M.-A. Lemburg wrote:
Walter Dörwald wrote:
Martin v. Löwis wrote:
M.-A. Lemburg wrote:
I like the idea, but don't think the implementation is the right way to do it. Instead, I'd suggest using a new error handling strategy "break" ( = break processing as soon as errors are found).
Can you demonstrate this approach in a patch? I think it is unimplementable: the codec cannot communicate to the error callback that it ran out of data.
We would need a special attribute in the exception for that, but the problem IMHO is a different one. This makes it impossible to use other error handling schemes than "break" in stateful decoders.
I don't understand... are you referring to some extra attribute for storing arbitrary state ?
The position of the error is not sufficient to determine whether it is a truncated data error or a real one: both r"a\xf".decode("unicode-escape") and r"a\xfx".decode("unicode-escape") raise a UnicodeDecodeException with exc.end == len(exc.object), i.e. the error is at the end of the input. But in the first case the error will go away once more data is available, but in the second case it won't.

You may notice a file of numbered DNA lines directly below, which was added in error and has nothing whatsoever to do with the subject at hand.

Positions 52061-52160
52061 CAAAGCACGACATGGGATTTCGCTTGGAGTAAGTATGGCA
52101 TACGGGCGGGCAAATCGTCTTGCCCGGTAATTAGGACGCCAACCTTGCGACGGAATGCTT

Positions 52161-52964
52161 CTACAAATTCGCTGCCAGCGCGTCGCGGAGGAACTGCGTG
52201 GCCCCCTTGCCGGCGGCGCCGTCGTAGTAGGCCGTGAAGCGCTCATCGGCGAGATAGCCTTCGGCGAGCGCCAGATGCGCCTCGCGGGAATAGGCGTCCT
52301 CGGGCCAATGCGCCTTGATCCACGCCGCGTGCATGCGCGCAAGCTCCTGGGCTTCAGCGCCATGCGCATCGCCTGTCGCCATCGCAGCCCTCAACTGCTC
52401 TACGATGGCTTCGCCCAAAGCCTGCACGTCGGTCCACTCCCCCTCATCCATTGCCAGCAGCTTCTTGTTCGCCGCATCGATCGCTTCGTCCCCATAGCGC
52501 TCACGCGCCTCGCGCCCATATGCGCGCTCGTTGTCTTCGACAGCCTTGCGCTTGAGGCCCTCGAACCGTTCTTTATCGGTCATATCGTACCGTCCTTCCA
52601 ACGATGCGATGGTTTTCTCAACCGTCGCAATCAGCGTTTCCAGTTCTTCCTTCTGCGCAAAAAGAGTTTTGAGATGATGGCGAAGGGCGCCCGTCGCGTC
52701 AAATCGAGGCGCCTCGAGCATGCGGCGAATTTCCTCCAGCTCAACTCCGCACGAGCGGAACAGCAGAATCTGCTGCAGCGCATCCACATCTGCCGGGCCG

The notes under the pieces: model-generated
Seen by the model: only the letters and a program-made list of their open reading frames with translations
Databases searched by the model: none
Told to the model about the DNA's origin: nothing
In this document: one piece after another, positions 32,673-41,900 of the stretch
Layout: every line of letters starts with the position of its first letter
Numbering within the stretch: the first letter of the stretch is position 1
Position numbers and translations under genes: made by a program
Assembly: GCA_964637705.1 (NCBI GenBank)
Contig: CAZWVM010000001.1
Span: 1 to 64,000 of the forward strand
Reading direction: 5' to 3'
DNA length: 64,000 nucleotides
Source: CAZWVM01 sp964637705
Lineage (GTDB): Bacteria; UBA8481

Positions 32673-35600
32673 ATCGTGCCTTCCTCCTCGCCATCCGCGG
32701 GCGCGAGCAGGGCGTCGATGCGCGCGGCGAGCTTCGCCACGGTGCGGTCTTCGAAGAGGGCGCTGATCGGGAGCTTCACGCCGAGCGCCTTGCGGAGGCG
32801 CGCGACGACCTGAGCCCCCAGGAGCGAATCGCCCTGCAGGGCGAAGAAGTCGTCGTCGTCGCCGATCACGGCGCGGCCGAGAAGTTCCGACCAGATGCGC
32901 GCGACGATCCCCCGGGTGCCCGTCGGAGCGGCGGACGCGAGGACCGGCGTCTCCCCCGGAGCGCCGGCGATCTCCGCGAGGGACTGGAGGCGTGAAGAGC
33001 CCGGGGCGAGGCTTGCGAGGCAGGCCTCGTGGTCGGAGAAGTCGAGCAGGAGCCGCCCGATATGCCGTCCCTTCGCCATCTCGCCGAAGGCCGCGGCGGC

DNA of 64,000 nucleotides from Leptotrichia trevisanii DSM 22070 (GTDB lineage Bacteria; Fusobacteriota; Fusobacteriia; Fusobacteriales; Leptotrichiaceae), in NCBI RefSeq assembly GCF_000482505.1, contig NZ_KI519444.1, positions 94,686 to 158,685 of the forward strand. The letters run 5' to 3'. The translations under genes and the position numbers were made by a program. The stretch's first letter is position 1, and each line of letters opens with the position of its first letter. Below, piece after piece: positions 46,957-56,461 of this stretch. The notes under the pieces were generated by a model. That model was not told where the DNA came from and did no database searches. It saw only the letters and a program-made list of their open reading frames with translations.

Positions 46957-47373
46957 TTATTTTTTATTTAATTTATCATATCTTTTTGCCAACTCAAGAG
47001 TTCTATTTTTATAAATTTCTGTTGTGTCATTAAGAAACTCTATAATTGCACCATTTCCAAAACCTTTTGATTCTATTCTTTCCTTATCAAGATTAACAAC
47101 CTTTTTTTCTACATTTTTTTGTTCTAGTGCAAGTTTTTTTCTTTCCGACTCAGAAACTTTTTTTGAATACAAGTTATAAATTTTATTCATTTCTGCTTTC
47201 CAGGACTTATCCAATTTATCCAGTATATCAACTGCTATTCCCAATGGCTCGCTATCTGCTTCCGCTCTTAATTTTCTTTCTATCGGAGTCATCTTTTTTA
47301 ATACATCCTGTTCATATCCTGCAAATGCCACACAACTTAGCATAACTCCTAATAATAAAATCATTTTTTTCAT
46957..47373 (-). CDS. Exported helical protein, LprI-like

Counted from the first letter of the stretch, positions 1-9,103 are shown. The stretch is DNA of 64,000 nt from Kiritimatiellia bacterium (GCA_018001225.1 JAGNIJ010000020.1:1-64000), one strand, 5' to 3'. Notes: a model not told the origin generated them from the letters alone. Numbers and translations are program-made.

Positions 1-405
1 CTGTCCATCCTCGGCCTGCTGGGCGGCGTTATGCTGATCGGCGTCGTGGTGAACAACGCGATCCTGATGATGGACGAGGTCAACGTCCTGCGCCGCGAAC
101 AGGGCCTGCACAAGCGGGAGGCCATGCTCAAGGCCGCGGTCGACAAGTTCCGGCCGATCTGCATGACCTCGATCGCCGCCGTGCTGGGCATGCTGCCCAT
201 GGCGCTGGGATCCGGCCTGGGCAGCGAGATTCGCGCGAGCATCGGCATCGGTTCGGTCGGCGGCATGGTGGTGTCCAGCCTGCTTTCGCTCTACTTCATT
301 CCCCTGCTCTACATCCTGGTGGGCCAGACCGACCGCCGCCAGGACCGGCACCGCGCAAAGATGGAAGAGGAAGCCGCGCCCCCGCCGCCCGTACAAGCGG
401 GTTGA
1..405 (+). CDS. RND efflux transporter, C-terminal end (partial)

If so, why would adding such an attribute make it impossible to use other error handling schemes ?
It doesn't, but it would make it possible for the callback to distinguish transient errors from real ones.
The problem with your patch is that you are adding a whole new set of decoders to the core which duplicate much of what the already existing decoders implement. I don't like that duplication and would like to find a way to only have *one* implementation per decode operation.
I don't like the duplication either. In fact we might need decoders that pass state, but do complain about truncated data at the end of the stream. I think it's possible to find other solutions. I would prefer stateful decoders implemented in C.
But I hope you agree that this is a problem that should be fixed.
Of course, encoders would have to provide the same interfaces for symmetry reasons.
There are no encoders that have to keep state, except for UTF-16.
Bye, Walter Dörwald